DRIVING in winter is far more dangerous than at other times of the year when plummeting temperatures set in.
One of the biggest problems is visibility, as rain and fog become more common out on the road.
The poor weather and misted windows make it hard enough to see cars with their lights on.
But trying to make out parked cars in the dark during winter is even more problematic.
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But there's a little-known feature on many cars that will help – and it involves a single switch.
Given it could be the difference between seeing and not seeing a parked car in the dark, it could save a driver's life.
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Most cars are equipped with parking lights front and back, which you can legally leave on while parked up to keep your car visible.
Parking lights are the side lights within your light cluster and are designed to be used for long periods without draining your battery.
In most modern cars you'll find the parking light control on the same switch as your headlights. The symbol looks like this:
On some cars, selecting this and leaving your indicator in either direction before switching off your engine will activate the parking lights on that side.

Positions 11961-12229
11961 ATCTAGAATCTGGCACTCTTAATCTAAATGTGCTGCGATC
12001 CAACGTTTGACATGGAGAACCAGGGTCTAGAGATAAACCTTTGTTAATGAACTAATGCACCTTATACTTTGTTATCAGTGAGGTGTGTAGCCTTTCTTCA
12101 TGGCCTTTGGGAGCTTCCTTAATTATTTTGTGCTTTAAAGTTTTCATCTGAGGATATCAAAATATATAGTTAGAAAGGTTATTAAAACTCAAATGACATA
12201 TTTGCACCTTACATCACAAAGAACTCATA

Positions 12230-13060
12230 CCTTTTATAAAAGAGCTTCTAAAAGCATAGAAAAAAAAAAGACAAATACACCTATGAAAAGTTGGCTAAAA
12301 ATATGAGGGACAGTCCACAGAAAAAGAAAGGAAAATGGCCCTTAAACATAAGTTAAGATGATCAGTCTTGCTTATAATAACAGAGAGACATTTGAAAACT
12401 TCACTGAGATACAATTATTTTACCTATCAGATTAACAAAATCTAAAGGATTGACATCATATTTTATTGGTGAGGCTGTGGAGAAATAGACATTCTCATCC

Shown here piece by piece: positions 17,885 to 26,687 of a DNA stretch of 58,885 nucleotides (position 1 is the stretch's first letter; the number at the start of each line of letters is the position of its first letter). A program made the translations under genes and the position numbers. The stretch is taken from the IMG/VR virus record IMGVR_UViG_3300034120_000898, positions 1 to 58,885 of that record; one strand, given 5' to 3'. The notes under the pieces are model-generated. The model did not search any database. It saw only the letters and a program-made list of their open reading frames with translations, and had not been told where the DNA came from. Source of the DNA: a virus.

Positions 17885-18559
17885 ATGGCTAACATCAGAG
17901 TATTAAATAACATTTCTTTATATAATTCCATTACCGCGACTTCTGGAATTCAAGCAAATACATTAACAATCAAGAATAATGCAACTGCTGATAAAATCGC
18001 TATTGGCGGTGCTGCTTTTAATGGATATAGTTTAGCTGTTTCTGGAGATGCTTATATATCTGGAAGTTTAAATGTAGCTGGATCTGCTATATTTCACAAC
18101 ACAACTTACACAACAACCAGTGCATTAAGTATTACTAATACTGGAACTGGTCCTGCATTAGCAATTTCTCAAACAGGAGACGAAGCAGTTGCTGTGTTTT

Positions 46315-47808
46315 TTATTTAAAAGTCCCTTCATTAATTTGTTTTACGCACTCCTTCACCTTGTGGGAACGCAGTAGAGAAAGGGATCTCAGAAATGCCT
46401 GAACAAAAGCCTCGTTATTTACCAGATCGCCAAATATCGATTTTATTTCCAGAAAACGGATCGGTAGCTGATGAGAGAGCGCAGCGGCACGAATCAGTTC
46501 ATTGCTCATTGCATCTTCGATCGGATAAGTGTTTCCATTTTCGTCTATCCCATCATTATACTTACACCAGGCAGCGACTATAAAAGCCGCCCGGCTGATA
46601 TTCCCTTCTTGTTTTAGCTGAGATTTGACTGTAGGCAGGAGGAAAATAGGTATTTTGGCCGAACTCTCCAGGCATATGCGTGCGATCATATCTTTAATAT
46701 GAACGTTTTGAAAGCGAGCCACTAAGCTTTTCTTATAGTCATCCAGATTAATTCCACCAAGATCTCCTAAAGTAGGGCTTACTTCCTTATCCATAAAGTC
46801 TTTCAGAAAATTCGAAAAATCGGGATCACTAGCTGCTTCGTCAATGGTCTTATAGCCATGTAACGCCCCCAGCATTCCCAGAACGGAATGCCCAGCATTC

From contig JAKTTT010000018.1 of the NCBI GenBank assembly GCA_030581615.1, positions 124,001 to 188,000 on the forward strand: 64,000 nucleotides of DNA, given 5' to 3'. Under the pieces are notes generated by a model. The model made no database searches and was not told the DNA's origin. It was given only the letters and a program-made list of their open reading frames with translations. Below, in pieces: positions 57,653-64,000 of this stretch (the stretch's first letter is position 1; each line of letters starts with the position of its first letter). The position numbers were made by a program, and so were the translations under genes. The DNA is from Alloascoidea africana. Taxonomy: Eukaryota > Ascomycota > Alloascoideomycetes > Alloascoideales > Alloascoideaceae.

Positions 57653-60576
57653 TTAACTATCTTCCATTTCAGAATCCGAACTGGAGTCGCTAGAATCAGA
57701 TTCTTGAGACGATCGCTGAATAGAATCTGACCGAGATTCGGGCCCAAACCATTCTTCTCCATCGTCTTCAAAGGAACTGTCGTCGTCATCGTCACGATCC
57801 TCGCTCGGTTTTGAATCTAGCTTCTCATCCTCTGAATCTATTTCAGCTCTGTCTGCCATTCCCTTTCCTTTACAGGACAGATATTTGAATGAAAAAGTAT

But there are also laws around parking lights that many drivers don't know.
According to the Highway Code, there are certain circumstances where drivers must use parking lights or face a fine.
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It says that all vehicles must display parking lights when parked on a road (or lay-by) with a speed limit of over 30mph.
If the road has a speed limit of 30mph or less, you don’t need to leave on your sidelights, as long as:
- your spot is a recognised parking bay or lay-by, or
- you’re facing in the direction of the traffic flow, close to the kerb, and at least 10 metres from the nearest junction
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